llik

a trace of the log likelihood of the data

llik.norm

a trace of the log likelihood under the Normal errors model when sampling under the Student-t model; i.e., it is not present unless theta > 0. Used for calculating Bayes Factors

na

when pre = TRUE this is a vector containing number of NA entries in each column of y

o

when pre = TRUE this is a vector containing the index of each column in the sorting of the columns of y obtained by o <- order(na)

method

method of regression used on each column, or "bcomplete" indicating that no regression was used

thin

the (actual) number of thinning rounds used for the regression (method) in each column

lambda2

records the mean lambda^2 value found in the trace of the Bayesian Lasso regressions. Zero-values result when the column corresponds to a complete case or an ordinary least squares regression (these would be NA entries from monomvn)

ncomp

records the mean number of components (columns of the design matrix) used in the regression model for each column of y. If input RJ = FALSE then this simply corresponds to the monotone ordering (these would correspond to the NA entries from monomvn). When RJ = TRUE the monotone ordering is an upper bound (on each entry)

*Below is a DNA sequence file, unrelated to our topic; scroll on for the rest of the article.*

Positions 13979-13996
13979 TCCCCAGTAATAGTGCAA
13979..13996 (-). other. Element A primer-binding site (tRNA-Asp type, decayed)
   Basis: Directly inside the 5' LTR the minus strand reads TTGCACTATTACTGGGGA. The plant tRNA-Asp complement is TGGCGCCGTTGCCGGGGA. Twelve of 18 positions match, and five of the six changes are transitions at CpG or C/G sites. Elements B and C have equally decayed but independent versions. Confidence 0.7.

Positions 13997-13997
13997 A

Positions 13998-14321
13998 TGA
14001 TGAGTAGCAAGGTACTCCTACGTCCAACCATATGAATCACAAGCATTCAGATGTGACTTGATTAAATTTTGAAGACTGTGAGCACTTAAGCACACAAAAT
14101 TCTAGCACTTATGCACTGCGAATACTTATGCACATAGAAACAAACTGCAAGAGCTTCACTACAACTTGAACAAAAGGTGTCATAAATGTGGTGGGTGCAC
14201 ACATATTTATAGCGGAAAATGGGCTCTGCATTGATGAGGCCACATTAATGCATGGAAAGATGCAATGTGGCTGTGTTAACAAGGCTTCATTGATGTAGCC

trace

if input trace = TRUE then this field contains traces of the samples of mu in the field $mu and of S in the field $S, and of all regression parameters for each of the m = length(mu) columns in the field $reg. This $reg field is a stripped-down "blasso"-class object so that the methods of that object may be used for analysis. If data augmentation is required to complete the monotone missingness pattern, then samples from these entries of Y are contained in $DA where the column names indicate the i-j entry of Y sampled; see the R output below

R

gives a matrix version of the missingness pattern used: 0-entries mean observed; 1-entries indicate missing values conforming to a monotone pattern; 2-entries indicate missing values that require data augmentation to complete a monotone missingness pattern

B

from inputs: number of Burn-In MCMC sampling rounds, during which samples are discarded

T

from inputs: total number of MCMC sampling rounds to take place after burn-in, during which samples are saved

r

from inputs: alpha (shape) parameter to the gamma distribution prior for the lasso parameter lambda

delta

from inputs: beta (rate) parameter to the gamma distribution prior for the lasso parameter lambda

QP

if a valid (non–FALSE or NULL) QP argument is given, then this field contains the specification of a Quadratic Program in the form of a list with entries including $dvec, $Amat, $b0, and $meq, similar to the usage in solve.QP, and some others; see default.QP for more details

W

when input QP = TRUE is given, then this field contains a T*ncol(y) matrix of samples from the posterior distribution of the solution to the Quadratic Program, which can be visualized via plot.monomvn using the argument which = "QP"

Note